When DCOM creates an object on a remote machine, the DCOM runtime on that machine activates the object in the usual way (by looking it up in the registry etc) and then marshalls the requested interface back to the client. Marshalling an interface takes a pointer, and produces a buffer containing all the information DCOM needs to construct a proxy object in the client, a stub object in the server and link the two together.

The structure of a marshalled interface pointer is somewhat complex. Let's ignore that too. The important thing is how COM proxies/stubs are loaded.

2.4 COM Proxy/Stub System

COM proxies are objects that implement both the interfaces needing to be proxied and also IRpcProxyBuffer. Likewise, COM stubs implement IRpcStubBuffer and understand how to invoke the methods of the requested interface.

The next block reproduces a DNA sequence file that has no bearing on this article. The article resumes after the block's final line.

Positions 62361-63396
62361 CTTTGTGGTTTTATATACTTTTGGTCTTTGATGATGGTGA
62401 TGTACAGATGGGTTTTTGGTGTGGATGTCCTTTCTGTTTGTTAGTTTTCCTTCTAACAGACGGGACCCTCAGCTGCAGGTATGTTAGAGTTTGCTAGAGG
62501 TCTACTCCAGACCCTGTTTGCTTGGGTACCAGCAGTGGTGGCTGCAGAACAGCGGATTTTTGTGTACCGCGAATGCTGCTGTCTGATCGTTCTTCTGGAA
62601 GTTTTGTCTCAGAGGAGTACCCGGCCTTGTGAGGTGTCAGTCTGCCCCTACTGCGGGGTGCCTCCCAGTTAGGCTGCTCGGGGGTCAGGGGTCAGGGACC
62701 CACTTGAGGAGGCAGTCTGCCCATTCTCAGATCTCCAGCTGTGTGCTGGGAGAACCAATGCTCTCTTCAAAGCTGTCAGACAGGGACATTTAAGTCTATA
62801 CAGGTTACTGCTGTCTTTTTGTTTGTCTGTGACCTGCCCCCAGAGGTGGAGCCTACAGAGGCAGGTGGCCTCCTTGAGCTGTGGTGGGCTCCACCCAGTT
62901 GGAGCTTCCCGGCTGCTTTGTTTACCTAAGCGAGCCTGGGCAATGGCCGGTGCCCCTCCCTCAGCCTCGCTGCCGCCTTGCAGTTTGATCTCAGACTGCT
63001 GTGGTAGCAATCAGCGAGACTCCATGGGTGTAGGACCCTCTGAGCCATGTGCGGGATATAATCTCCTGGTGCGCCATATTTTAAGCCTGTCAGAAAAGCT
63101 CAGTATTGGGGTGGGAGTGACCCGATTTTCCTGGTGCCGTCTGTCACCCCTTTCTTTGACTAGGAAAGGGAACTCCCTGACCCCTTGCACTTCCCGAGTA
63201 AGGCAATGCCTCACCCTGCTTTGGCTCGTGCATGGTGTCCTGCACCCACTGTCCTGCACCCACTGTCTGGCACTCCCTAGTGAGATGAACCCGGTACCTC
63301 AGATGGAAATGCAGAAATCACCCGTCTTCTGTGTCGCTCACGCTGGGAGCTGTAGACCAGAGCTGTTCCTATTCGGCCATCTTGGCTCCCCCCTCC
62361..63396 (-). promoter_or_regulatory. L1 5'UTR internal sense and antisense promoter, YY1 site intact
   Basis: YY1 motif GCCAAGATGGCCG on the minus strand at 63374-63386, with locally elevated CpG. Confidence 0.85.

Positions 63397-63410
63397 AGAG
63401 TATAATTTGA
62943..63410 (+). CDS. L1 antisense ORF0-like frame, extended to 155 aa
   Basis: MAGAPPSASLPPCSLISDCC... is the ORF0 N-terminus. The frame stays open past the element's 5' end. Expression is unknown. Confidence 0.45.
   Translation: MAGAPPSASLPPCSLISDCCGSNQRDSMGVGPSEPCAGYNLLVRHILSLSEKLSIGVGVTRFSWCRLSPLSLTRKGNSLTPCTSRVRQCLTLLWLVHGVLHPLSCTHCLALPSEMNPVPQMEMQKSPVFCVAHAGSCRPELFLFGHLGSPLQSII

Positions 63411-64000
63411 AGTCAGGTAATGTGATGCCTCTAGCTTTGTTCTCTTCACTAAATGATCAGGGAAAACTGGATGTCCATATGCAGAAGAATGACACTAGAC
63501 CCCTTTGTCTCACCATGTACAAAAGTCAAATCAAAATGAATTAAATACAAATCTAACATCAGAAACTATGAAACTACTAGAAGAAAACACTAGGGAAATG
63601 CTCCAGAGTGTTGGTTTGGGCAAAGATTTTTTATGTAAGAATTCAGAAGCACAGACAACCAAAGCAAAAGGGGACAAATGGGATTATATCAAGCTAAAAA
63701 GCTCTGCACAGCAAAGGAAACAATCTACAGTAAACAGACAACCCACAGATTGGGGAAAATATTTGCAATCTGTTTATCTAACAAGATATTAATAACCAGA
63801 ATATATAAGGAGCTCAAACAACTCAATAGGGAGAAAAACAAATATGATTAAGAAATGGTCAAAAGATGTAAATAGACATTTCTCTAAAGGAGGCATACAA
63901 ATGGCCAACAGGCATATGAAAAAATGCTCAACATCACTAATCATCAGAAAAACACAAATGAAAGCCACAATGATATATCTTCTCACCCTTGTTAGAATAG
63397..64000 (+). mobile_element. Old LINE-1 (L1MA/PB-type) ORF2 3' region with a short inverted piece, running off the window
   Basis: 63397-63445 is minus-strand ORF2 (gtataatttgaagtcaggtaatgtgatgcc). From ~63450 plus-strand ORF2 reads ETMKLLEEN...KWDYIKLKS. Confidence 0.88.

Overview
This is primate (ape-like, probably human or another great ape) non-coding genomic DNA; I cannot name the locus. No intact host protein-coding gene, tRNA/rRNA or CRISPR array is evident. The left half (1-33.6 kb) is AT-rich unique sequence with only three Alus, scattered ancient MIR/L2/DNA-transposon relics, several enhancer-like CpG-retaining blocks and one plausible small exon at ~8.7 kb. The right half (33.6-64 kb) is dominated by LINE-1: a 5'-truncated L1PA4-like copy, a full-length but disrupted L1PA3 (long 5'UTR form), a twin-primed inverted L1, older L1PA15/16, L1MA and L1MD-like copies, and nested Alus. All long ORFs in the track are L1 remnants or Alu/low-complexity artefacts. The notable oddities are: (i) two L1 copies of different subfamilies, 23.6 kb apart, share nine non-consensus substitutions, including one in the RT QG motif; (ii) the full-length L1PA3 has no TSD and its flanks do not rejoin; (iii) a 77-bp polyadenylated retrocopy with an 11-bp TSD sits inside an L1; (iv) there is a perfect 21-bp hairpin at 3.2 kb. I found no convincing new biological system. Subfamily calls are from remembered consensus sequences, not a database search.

You may be wondering what the word “buffer” is doing in those interface names. I'm not sure either, except that a running theme in DCOM is that interfaces which have nothing to do with buffers have the word “Buffer” appended to them, seemingly at random. Ignore it and don't let it confuse you :) This stuff is convoluted enough ...

The IRpcProxyBuffer and IRpcStubBuffer interfaces are used to control the proxy/stub objects and are one of the many semi-public interfaces used in DCOM.

DCOM is theoretically an internet RFC and is specced out, but in reality the only implementation of it apart from ours is Microsoft's, and as a result there are lots of interfaces which can be used if you want to customize or control DCOM but in practice are badly documented or not documented at all, or exist mostly as interfaces between MIDL generated code and COM itself. Don't pay too much attention to the MSDN definitions of these interfaces and APIs.